Rate: Cut by 50bp + 50bp

Guest Panelists from ASSOCHAM

  1. Subhash C Aggarwal, Chairman & Managing Director – SMC Group

1. RBI should consider the industry demand for one-time restructuring of loans and allow banks/NBFC to restructure debt in the stressed sector of the economy such as, tourism, hospitality, entertainment, real estate, civil aviation, etc.

2. As per a July 20-28 poll of nearly 60 economists conducted by Reuters, the Indian economy has worsened again. The contraction in the Indian Economy is ~20% in 1st quarter and forecasted to be 6% and 0.3% in 2nd and 3rd quarter, respectively. In order to revive the Indian economy, RBI needs to take a bold step – to cut the Repo rate by 50 basis point in the forthcoming MPC meeting.

  1. Raman Aggarwal, Co-Chairman, Finance Industry Development Council (FIDC)

Key Concerns of NBFCs
  1. One Time Restructuring

One time restructuring is always preferred over moratorium as it enables both the lender and borrower to re-set the repayment terms as per the convenience and comfort of the borrower and at the same time ensuring some inflows to the lender. The number of borrowers opting for moratorium have come down drastically which further strengthens the case against any extension of moratorium.

  1. Liquidity to Small & Medium Sized NBFCs

The interventions by RBI and the Government targeted to infuse liquidity have provided only a limited relief to small and medium sized NBFCs as most of the money has flowed into a small number of large NBFCs, which are highly rated. This has been duly acknowledged in the recently released Financial Stability Report, July 2020.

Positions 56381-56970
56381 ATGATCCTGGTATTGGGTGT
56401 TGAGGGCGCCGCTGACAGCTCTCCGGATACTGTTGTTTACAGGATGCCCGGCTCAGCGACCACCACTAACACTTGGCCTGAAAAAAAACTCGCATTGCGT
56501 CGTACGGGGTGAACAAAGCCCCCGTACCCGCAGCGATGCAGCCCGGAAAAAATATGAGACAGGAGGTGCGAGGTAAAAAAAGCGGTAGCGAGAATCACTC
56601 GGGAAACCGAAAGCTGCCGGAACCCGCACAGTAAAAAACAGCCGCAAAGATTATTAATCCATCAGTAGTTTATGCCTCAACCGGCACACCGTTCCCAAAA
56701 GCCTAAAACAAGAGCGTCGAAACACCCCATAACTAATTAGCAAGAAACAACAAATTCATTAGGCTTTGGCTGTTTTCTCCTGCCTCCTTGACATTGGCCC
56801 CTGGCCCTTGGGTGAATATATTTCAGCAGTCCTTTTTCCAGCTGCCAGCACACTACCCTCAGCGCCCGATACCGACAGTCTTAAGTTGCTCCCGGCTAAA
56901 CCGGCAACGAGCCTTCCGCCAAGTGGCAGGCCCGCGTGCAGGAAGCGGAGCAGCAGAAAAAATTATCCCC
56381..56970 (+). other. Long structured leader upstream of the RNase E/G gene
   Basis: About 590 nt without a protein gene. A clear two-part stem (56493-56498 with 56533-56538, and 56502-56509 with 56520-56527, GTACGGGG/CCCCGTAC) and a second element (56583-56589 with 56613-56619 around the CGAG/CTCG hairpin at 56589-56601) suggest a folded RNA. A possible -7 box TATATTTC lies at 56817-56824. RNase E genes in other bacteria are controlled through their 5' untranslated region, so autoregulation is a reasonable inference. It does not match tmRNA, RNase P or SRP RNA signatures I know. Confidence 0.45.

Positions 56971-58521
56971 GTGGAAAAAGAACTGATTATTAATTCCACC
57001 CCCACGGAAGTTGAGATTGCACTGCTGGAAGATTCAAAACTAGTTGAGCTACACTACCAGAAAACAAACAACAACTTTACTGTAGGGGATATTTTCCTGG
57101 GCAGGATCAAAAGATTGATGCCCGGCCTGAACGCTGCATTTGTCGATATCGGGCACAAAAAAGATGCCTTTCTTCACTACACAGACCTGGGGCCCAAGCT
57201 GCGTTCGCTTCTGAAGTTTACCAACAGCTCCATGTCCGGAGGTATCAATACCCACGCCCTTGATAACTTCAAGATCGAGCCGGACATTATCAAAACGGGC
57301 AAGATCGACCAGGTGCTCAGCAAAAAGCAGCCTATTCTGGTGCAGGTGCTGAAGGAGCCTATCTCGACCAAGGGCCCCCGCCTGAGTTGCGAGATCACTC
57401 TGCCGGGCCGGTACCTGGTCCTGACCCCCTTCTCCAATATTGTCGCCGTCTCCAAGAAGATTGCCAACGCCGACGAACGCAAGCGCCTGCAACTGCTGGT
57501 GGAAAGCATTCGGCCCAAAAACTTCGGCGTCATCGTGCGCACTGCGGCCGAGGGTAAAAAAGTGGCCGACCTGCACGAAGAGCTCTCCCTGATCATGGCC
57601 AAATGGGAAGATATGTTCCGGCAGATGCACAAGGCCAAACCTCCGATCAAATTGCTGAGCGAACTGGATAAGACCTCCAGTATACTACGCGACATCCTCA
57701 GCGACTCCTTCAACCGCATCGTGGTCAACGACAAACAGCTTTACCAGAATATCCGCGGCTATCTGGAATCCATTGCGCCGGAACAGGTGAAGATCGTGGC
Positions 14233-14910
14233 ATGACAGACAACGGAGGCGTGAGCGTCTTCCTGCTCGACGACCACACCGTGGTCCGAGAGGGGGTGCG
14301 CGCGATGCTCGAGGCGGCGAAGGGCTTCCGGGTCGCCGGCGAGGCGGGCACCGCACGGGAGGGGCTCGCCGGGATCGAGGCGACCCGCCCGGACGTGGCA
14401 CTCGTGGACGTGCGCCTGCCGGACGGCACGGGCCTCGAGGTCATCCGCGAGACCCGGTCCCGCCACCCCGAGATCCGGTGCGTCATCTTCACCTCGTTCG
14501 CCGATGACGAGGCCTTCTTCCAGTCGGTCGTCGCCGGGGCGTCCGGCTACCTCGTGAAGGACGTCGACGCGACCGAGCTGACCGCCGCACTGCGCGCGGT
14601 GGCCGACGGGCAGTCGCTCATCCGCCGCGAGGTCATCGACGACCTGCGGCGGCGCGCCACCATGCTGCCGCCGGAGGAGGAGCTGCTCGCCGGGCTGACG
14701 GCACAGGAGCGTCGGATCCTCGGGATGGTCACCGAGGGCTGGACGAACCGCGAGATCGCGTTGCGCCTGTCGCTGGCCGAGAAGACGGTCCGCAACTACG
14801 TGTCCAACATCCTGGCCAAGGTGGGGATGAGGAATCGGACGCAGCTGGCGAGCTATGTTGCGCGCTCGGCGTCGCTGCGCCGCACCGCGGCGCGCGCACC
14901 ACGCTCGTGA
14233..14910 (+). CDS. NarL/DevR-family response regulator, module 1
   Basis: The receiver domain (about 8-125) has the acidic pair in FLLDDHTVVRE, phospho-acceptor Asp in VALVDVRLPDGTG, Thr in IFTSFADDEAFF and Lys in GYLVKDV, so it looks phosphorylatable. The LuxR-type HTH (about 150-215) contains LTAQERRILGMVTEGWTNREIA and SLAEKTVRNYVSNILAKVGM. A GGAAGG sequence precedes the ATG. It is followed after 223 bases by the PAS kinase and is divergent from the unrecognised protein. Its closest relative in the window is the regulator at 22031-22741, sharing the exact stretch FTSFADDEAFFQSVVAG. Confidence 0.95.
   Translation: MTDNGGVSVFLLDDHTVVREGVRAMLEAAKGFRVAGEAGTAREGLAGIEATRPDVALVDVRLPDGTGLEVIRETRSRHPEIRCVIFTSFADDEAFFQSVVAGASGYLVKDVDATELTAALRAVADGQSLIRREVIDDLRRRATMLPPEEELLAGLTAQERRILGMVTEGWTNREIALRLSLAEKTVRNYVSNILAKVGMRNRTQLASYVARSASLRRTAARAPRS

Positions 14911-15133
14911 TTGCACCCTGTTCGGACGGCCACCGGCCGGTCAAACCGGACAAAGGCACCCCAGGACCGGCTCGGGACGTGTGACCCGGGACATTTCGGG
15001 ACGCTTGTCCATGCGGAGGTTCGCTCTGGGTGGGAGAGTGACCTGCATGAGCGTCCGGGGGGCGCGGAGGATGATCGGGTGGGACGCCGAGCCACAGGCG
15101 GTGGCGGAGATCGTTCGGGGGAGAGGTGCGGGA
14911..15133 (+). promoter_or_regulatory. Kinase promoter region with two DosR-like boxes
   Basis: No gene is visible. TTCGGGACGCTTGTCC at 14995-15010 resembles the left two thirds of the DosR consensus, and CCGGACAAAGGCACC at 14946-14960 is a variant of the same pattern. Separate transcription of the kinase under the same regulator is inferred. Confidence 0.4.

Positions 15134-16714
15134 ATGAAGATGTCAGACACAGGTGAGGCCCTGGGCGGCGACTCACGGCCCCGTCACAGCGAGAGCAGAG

Small and medium sized NBFCs do not access capital markets and as such do not issue bonds / NCDs. They raise funds by way of term loans from banks and FIs. With the risk aversion shown by banks, the solution lies in infusing funds to FIs like SIDBI and NABARD for giving term loans to small and medium NBFCs without prescribing a minimum level of credit rating as an “eligibility criteria”.

Recently, World Bank has sanctioned $750 mn as MSME Emergency Response Program. One of the 3 pillars identified for MSME funding is “Strengthening NBFCs”. One of the proposed actions for this is:

It is critical to ensure that liquidity is not hoarded by banks which have the broadest access to the central bank liquidity windows and is spread widely throughout the financial system, including both to financial intermediaries (such as NBFCs) and ultimate users of finance (such as MSMEs). Public DFIs serving as quasi-lenders of last resort to NBFCs (e.g., Landesbanken in Germany) can serve as highly relevant examples for India due to its large NBFC sector without a dedicated lender-of last-resort (LOLR) window.

Inputs / View of EGROW Expert Through email on July 30, 2020

Dr. Naliniprava Tripathy, Professor (Finance) IIM Shillong

India’s coronavirus epidemic is now growing at the fastest rate in the world, rising at 20% over the last week with more than 1.4 million confirmed cases, with daily cases now at ~50,000 per day. This means that the lockdown restrictions are going to further continue which would continue to dampen the consumer sentiments and poses severe headwind to a recovery. In fact, fiscal stimulus announced earlier have been ineffective due to expenditure cuts and increased taxes on gasoline and related products. This has in fact, added pressure on inflation and one of the reasons for inflation rising to 6.1% in June 2020. This is against the consensus estimate of 5.3%1 as well as higher than the RBI’s target range of inflation of 2-6%.